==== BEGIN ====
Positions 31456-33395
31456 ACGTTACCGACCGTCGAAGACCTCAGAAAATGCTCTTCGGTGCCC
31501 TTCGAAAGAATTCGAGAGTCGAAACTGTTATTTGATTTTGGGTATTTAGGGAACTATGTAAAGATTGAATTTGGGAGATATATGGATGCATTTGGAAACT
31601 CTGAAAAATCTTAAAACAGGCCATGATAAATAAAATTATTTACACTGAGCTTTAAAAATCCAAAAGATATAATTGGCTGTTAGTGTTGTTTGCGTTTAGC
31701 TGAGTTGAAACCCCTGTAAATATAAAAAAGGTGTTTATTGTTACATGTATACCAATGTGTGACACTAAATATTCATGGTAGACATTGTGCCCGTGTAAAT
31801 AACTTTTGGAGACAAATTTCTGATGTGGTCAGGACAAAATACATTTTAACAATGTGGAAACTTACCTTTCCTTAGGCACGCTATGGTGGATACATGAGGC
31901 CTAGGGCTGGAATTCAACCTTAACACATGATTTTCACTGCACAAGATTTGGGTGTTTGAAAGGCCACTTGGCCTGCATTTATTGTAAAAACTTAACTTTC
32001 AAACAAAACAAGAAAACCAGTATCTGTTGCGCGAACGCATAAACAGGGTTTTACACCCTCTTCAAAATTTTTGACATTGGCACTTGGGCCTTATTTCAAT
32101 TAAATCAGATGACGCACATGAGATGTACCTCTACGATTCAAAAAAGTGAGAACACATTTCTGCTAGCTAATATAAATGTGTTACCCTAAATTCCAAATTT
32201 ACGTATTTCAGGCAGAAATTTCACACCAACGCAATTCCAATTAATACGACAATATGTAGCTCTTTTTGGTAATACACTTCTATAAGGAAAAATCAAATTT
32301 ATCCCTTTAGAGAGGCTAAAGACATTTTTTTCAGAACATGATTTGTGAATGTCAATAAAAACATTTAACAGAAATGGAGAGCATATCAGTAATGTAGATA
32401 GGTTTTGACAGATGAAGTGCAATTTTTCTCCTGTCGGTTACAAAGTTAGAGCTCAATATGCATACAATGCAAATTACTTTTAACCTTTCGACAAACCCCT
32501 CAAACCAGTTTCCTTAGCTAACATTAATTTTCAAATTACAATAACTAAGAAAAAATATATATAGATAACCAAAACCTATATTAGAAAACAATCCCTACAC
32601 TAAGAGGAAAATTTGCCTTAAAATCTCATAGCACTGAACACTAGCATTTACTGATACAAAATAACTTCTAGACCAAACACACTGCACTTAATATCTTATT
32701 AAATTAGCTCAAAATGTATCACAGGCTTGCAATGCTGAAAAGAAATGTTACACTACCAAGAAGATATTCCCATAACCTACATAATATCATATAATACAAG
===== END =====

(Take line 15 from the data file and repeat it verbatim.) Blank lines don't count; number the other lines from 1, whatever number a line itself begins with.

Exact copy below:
32701 AAATTAGCTCAAAATGTATCACAGGCTTGCAATGCTGAAAAGAAATGTTACACTACCAAGAAGATATTCCCATAACCTACATAATATCATATAATACAAG